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Baltimore City Election Workers Begin Canvassing Mail-In Ballots Postmarked By Election Day

Election workers throughout Maryland resumed the counting of mail-in ballots Thursday, after completing Election Day returns.

Unlike workers in some critical swing states who did not begin counting mail-in ballots until this week, Maryland election workers began sorting and counting early ballots in October. More than 1.3 million mail-in ballots were returned to the state before Election Day.

At the sprawling Baltimore City Board of Elections’ Voting Machine Warehouse in West Baltimore, masked workers sat well over six feet apart from each other, but operating in teams, to sort, process and count these ballots as their managers looked on.

All the while, the city board broadcast their canvassing work online.

“Things are going real well and we look to move forward and work towards certification by next week,” Armstead Jones, the Baltimore City Board of Elections director, said. 

Counting will continue through this week and possibly into the next, Jones said. Results are scheduled to be certified by Nov. 13.

When the Maryland Board of Elections mailed all eligible voters mail-in ballot applications over the summer, voters who could not receive a ballot in the mail were given the option of receiving it through email.  The board asked voters not to choose the internet delivery option unless absolutely necessary, as it slows down the count.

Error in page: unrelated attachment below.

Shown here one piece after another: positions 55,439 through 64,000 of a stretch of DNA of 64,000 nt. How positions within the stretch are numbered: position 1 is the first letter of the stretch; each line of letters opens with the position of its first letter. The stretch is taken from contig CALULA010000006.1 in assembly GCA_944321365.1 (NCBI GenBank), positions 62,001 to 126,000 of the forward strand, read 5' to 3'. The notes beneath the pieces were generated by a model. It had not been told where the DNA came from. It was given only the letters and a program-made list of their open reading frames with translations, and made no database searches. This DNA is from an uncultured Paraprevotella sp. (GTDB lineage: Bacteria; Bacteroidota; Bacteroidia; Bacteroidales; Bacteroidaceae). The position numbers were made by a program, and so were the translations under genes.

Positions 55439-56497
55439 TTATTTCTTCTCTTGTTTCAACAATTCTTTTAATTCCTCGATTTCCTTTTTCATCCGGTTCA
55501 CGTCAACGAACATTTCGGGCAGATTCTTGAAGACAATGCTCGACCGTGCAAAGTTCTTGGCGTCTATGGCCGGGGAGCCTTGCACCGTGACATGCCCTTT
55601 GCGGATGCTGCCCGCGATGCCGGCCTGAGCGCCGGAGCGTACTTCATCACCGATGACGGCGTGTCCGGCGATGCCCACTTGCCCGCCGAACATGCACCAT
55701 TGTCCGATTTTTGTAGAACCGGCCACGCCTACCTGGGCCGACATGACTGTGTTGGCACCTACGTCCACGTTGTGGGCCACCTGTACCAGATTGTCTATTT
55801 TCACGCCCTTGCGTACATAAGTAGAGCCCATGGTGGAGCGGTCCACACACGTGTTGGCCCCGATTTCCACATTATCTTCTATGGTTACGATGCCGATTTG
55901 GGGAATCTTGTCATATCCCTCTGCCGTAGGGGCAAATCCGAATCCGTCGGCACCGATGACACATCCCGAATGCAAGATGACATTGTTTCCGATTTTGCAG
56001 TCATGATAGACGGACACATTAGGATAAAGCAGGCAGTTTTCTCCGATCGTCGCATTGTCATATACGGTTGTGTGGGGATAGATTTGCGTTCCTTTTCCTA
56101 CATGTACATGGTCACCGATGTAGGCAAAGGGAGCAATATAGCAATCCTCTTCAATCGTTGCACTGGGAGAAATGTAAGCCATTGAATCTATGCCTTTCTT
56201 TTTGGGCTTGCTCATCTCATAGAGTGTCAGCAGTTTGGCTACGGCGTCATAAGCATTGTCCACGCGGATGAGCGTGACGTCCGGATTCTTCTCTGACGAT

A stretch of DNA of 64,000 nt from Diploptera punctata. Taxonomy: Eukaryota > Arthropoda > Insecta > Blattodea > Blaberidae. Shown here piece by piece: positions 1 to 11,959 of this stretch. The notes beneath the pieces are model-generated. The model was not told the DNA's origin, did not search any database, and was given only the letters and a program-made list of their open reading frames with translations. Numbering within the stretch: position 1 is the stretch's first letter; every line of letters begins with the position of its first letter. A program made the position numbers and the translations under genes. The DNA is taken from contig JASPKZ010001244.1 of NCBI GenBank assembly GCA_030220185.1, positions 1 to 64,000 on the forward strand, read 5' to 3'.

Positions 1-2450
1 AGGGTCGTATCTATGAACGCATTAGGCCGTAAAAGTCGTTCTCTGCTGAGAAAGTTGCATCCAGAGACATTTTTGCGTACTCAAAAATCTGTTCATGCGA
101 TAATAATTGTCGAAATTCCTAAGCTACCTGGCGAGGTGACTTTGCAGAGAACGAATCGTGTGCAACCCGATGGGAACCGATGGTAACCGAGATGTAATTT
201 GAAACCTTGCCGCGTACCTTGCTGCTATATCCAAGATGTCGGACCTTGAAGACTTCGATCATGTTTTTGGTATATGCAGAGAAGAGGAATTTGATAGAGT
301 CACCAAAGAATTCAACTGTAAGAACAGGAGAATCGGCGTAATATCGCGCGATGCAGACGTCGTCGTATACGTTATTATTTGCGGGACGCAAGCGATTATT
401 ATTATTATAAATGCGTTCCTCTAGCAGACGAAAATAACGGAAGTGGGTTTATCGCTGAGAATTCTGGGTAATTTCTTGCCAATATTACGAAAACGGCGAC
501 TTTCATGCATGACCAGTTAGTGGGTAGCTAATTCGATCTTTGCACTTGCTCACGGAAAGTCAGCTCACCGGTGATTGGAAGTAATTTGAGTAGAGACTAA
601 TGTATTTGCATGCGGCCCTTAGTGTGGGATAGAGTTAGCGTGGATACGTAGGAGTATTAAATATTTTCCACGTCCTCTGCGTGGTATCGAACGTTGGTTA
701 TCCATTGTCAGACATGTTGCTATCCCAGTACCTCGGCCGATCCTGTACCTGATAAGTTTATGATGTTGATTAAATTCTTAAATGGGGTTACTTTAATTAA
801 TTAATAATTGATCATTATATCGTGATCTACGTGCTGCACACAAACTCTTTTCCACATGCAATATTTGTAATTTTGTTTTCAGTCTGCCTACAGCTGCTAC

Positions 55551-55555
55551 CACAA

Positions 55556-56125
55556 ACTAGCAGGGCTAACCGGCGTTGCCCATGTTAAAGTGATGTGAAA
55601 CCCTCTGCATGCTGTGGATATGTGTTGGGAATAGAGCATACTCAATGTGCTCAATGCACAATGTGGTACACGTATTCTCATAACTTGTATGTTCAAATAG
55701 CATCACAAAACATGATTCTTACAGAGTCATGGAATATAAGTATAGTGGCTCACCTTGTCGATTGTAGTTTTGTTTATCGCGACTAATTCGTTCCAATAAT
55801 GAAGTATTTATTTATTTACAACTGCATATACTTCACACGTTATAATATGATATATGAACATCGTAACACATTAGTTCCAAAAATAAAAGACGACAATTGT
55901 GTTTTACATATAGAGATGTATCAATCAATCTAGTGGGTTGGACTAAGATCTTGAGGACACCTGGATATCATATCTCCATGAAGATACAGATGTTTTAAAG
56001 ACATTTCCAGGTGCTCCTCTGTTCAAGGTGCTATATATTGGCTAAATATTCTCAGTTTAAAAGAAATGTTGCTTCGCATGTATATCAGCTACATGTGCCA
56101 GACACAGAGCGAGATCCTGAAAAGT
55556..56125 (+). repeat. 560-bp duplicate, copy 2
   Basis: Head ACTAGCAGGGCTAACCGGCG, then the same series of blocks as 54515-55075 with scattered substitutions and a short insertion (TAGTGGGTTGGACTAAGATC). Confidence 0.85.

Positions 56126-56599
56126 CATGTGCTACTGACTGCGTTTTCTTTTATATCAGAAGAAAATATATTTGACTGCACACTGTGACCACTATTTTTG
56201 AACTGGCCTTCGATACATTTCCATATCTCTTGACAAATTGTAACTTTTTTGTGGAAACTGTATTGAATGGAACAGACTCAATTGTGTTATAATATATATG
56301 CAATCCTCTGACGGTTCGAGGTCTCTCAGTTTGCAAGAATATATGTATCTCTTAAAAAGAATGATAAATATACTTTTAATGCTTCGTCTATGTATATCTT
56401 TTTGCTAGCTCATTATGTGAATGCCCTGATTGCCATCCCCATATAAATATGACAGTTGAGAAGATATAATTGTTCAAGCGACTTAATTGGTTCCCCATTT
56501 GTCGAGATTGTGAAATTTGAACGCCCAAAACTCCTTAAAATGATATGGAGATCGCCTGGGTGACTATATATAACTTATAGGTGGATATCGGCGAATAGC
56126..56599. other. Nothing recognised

Jones was unsure of the exact number of these types of ballots his workers had to process, but said that it was quite a few.

Workers began the tedious process of counting these types of ballots, called recreation, on Thursday. The ballots printed at home on standard printer paper cannot be read by counting machines, so workers must recreate the information on each web ballot onto a ballot that can.

Each ballot has a unique tracking number that does not allow it to be counted more than once. Once a web ballot arrives at the warehouse, workers check the number before they proceed to recreate it. 

That can take a long time, because it involves matching each web ballot to its type of ballot style, which depends on where a voter lives. 

“Since there's 296 styles, we have to pull them by hand and put them together with the ballot that was emailed so someone can recreate it,” election worker Ivan McAfee said. 

The workers do have several tools at their disposal to make the process slightly less arduous, such as a machine that can open up to 50 envelopes in a matter of seconds by delicately slicing their flaps.

“It’s a more efficient way to get the ballots out of their envelopes than manually,” election worker Curt Baskerville said.

All in all, Jones said, the second election to be held during the pandemic went much more smoothly  than the primary  in June, when in-person early voting was not an option. In that election, polling centers saw long lines and some ballots were mistakenly formatted.

“Once you've gone through it once, you know some of the factors that you need to put into play to make sure that everyone is being safe,” he said.


Emily Sullivan is a city hall reporter at WYPR, where she covers all things Baltimore politics. She joined WYPR after reporting for NPR’s national airwaves. There, she was a reporter for NPR’s news desk, business desk and presidential conflicts of interest team. Sullivan won a national Edward R. Murrow Award for an investigation into a Trump golf course's finances alongside members of the Embedded team. She has also won awards from the Chesapeake Associated Press Broadcasters Association for her use of sound and feature stories. She has provided news analysis on 1A, The Takeaway, Here & Now and All Things Considered.
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